Binding and cytolysis of Chinese hamster ovary (CHO) cells by Entamoeba histolytica trophozoites is inhibitable by galactose (Gal) or N-acetyl-D-galactosamine (GalNAc). To better define the carbohydrate receptor for E. histolytica, we compared the binding and cytolytic target properties of 10 CHO glycosylation mutants. Each mutant expresses a uniquely altered array of N- and/or O-linked cell surface carbohydrates. Amebic adherence was reduced when lactosamine-containing N-linked carbohydrates were essentially absent (Lec1 mutant), almost undetectable when Gal and GalNAc residues were absent on both N- and O-linked carbohydrates (ldlD.Lec1 mutant), and enhanced for mutants with increased terminal Gal residues (Lec2 and Lec3). Parental CHO cells treated with neuraminidase to expose Gal residues behaved like Lec2 mutants. Binding of purified Gal or GalNAc lectin to parental, Lec1, ldlD.Lec1, and Lec2 mutant CHO cells corroborated the adherence results. The suitability of CHO cell mutants as targets for amebic cytolysis correlated with their glycosylation phenotype: the Lec1 mutants were less susceptible than parental CHO cells, the ldlD.Lec1 mutants were highly resistant, and the Lec2 mutants required higher concentrations of Gal for inhibition. The E. histolytica Gal or GalNAc adherence lectin bound preferentially to β1-6-branched, N-linked carbohydrates lacking terminal sialic acid or fucose residues. However, amebic lectin binding to either N- or O-linked cell surface carbohydrates was sufficient to initiate parasite cytolytic activity.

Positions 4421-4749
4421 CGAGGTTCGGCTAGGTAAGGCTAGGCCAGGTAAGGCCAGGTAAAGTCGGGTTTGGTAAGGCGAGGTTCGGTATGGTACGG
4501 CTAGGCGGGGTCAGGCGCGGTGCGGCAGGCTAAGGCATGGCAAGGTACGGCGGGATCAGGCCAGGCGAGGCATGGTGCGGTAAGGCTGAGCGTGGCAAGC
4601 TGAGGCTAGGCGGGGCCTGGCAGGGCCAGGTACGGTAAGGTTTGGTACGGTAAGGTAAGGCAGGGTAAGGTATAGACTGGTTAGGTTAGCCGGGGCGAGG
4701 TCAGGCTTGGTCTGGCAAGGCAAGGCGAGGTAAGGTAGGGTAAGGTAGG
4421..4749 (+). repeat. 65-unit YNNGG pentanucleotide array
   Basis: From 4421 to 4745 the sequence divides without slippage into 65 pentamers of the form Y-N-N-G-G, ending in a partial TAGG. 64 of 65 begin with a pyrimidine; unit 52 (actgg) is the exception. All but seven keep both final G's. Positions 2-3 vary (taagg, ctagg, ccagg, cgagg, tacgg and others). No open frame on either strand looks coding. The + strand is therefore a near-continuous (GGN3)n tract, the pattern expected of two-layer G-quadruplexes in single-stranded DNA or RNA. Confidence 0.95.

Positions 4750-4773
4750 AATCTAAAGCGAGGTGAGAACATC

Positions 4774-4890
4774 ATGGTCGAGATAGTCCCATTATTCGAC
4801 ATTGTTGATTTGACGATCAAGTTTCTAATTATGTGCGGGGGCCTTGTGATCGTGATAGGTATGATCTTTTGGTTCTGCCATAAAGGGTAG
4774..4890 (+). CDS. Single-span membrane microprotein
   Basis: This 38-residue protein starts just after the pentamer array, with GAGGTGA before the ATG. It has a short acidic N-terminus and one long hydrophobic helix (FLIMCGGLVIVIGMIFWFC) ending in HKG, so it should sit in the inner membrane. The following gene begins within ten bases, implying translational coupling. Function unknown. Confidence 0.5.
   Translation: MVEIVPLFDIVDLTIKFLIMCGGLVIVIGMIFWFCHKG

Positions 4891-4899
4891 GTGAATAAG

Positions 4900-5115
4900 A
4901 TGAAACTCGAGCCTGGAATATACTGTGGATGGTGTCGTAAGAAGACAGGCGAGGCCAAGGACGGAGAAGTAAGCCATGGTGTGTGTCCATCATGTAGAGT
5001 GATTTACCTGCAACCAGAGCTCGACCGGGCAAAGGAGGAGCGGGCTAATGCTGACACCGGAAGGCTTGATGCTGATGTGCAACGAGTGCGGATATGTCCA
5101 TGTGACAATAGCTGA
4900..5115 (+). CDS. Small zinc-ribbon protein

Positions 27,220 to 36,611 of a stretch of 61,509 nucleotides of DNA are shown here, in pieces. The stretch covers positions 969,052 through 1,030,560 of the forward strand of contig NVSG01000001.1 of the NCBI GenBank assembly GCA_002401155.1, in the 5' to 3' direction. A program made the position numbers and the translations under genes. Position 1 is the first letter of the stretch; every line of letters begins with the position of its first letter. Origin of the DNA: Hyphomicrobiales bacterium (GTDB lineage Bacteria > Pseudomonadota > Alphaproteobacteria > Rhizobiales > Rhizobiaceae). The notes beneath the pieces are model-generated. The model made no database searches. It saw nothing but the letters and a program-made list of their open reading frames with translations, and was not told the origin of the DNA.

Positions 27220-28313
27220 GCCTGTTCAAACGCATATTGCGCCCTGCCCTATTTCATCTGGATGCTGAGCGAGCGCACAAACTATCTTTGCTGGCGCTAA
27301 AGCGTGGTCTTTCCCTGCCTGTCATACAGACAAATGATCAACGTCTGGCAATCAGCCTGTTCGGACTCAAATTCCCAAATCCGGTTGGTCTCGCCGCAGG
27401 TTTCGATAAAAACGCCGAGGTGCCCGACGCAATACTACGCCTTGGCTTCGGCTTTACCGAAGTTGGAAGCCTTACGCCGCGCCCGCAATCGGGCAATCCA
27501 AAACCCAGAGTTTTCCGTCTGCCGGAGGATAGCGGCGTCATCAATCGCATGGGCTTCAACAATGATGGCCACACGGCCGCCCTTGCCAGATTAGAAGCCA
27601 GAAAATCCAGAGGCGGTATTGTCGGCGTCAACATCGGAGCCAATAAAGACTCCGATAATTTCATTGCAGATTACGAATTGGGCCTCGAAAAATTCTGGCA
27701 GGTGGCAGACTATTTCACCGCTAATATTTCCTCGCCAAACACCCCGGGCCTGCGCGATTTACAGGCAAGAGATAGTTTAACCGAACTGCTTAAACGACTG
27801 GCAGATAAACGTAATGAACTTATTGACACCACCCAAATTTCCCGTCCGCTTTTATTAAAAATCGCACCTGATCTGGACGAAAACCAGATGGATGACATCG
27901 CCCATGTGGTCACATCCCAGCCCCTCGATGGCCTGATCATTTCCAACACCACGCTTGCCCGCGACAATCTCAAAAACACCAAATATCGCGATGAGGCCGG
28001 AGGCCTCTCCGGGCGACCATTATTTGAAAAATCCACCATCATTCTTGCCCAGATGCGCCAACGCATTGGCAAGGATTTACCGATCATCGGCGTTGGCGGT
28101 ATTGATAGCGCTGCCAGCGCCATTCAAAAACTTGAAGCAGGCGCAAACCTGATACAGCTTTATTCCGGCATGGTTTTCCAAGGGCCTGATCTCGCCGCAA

|Original language||English (US)|
|Number of pages||8|
|Journal||Infection and Immunity|
|State||Published - Jan 1 1989|
ASJC Scopus subject areas
- Infectious Diseases